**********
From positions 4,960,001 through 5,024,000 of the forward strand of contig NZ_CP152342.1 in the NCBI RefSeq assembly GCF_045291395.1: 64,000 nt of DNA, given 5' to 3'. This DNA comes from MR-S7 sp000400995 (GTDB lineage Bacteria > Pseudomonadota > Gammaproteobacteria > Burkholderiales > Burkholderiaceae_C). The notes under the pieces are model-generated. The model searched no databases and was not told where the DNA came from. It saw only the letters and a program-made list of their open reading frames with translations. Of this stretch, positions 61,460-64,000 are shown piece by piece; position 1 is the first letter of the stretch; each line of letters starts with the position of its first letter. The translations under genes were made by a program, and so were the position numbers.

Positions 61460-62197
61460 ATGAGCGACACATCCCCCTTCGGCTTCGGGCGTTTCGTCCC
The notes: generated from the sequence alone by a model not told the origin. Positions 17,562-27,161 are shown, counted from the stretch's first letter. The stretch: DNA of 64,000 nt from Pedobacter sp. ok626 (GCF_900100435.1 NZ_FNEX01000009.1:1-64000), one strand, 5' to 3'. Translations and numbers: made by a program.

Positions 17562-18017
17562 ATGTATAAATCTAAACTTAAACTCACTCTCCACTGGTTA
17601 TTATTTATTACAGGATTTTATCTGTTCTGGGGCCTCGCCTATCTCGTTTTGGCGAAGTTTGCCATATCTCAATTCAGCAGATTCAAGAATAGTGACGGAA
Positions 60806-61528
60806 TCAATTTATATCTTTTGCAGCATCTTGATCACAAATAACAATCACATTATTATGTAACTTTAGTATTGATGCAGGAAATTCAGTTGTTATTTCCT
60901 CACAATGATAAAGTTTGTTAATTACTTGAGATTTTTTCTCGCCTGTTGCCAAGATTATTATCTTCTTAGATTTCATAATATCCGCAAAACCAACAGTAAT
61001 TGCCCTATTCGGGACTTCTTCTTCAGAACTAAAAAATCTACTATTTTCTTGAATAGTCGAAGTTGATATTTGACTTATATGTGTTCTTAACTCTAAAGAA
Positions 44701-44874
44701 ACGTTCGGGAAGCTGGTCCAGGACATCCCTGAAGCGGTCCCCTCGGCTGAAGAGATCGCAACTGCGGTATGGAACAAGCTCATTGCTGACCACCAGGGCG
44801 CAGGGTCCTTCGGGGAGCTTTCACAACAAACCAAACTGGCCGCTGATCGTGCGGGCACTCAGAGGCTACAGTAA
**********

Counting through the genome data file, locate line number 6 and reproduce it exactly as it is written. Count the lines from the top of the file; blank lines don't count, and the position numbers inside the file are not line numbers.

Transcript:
17562 ATGTATAAATCTAAACTTAAACTCACTCTCCACTGGTTA